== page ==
One person briefed on the talks between Mr. Biden and Mr. Manchin said the senator had proposed outright eliminating the expanded payment, which would jeopardize the support of other liberal Democrats. Other officials, who spoke on condition of anonymity to disclose details of private conversations, said that Mr. Manchin had raised concerns about exacerbating inflation trends, the lack of a work requirement to qualify for the payments, and additional costs should the subsidy be expanded beyond the current one-year timeline.
Mr. Manchin grew irritated on Wednesday when pressed on whether he supported the expanded credits, offering a profane denial that he opposed the provision and dismissing what he called “bad rumors.”
The final payments of the year were sent to families on Wednesday, and administration officials had cautioned that the extension needed to become law before the end of the month to avoid a lapse.
Outside of Mr. Manchin’s concerns, Democrats were still scrambling to finalize the legislation and resolve outstanding policy differences, including an unfinished compromise on raising the cap on state and local tax deductions.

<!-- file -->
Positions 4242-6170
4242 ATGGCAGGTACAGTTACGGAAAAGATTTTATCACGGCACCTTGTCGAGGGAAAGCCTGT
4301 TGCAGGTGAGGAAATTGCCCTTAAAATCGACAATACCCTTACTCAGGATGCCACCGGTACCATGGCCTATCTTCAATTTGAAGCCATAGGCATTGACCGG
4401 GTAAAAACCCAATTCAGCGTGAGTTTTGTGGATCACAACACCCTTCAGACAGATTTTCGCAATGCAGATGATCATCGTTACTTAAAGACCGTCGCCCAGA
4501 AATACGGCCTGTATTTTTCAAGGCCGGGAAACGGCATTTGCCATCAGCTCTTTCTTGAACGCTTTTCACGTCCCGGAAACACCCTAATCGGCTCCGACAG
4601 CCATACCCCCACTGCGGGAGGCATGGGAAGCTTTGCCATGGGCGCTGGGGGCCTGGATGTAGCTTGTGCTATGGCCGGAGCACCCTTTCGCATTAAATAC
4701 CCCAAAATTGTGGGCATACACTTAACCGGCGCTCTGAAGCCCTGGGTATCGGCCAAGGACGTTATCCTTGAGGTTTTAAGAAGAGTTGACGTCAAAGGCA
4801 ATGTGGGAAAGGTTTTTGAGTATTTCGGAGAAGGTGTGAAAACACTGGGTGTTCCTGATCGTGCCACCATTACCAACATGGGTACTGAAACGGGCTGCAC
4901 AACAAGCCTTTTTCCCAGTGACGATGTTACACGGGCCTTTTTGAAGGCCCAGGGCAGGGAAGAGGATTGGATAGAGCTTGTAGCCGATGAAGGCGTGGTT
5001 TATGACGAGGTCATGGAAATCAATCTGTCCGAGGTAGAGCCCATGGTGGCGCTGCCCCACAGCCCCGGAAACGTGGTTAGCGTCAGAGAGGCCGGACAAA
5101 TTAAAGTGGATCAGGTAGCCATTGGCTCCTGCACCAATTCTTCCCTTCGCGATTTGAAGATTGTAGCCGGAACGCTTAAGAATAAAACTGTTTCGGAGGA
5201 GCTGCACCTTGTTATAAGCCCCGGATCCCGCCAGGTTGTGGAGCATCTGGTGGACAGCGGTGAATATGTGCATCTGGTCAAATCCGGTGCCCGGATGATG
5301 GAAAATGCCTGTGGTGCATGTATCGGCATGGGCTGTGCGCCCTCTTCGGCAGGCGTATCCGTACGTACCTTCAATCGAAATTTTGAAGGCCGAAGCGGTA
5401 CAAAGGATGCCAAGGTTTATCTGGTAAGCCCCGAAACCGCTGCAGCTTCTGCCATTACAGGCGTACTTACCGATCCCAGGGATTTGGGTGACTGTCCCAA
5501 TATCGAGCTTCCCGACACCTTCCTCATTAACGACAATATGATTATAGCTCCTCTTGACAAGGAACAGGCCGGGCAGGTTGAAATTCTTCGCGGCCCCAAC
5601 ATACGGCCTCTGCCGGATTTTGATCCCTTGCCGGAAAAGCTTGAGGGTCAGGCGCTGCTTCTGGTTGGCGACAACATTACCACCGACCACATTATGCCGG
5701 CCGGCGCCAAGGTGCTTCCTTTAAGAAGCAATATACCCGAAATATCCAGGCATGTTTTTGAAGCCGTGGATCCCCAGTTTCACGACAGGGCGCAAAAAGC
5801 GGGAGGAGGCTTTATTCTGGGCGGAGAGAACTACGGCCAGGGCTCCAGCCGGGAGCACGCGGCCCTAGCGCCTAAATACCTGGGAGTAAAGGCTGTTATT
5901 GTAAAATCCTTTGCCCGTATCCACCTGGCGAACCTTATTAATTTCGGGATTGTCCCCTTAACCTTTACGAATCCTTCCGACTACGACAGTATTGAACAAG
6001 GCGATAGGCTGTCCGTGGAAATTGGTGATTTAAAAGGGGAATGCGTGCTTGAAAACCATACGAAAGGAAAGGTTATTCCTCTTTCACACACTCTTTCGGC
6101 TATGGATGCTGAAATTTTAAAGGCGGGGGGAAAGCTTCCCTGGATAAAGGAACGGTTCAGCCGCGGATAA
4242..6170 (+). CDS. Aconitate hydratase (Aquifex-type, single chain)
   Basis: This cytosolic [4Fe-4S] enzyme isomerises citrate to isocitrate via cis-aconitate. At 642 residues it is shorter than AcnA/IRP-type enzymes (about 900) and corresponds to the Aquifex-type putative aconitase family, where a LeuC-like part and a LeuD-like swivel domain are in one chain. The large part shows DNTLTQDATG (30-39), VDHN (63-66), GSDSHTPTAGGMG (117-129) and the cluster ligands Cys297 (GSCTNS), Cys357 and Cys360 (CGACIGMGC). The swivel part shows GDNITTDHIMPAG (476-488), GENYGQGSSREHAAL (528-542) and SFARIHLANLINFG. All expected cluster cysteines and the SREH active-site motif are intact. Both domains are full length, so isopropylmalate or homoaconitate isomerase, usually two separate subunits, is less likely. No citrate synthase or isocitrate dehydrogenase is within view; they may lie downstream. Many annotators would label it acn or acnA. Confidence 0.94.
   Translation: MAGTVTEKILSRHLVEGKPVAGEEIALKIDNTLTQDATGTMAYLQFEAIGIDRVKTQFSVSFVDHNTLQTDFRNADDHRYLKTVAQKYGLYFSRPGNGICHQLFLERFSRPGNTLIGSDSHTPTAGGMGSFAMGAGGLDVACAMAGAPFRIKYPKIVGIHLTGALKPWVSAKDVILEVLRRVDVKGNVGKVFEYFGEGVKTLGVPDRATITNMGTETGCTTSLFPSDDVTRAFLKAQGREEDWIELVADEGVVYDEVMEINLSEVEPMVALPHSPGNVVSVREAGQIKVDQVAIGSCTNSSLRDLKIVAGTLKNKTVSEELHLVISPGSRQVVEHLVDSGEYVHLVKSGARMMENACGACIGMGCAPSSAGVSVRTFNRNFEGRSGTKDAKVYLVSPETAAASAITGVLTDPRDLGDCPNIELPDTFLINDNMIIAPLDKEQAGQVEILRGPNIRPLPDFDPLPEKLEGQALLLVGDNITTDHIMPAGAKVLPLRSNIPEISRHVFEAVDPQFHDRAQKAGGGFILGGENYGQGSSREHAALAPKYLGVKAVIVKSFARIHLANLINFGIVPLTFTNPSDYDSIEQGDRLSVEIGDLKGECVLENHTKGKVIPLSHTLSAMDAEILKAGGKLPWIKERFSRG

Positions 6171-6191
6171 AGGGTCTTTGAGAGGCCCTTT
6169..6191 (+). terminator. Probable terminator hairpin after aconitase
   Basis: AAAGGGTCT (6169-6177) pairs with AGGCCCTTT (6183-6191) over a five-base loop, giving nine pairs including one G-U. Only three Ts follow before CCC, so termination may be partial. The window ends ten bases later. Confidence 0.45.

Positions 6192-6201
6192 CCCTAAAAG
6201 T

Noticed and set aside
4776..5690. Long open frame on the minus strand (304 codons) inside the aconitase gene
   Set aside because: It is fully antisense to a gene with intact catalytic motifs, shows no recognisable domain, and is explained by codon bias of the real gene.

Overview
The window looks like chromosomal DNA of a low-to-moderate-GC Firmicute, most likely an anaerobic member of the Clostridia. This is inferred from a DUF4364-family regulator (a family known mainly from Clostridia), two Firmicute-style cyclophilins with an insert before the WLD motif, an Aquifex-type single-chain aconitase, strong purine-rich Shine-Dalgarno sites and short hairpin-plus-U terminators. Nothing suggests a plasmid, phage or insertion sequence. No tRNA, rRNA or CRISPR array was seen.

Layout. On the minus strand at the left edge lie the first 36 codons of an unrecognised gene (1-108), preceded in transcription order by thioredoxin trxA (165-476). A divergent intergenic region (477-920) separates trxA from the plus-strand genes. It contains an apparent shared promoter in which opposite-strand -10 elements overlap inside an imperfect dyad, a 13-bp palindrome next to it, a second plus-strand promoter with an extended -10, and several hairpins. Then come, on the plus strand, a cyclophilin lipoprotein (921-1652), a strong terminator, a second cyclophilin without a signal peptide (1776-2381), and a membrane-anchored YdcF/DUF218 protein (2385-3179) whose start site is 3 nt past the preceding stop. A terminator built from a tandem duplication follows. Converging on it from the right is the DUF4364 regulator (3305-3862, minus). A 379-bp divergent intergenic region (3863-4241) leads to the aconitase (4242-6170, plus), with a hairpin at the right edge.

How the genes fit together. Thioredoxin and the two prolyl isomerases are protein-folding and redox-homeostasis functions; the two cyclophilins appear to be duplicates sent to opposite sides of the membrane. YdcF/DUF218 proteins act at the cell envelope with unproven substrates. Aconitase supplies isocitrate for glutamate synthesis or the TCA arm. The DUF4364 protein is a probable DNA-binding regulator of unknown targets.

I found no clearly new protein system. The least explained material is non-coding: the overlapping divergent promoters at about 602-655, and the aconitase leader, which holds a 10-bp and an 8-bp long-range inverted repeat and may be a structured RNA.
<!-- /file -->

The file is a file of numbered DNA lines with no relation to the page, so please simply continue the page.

Because the package is being muscled through Congress using the fast-track budget reconciliation process, which shields fiscal legislation from a filibuster, it is subject to strict rules governing what can be included. Democrats are still working feverishly to ensure that every provision can pass muster with the Senate parliamentarian. Guidance has yet to be issued on a number of key proposals, including immigration provisions, as Republicans seek to challenge their inclusion under the rules.
But Democrats have focused on Mr. Manchin, whose concerns have already prompted them to drop or modify several of the measure’s key components, including jettisoning anti-climate- change provisions and dropping a federal paid and family medical leave benefit.
Having pushed for a lower price tag, he also repeatedly raised concerns about how the package would affect inflation and the economy.
“He has made some dramatic changes in this bill and its contents and its total,” Senator Richard J. Durbin of Illinois, the No. 2 Democrat, told reporters earlier this week. “I’ve told him, ‘Joe, you’ve got your mark on this bill, now close the deal.’ I still feel that way.”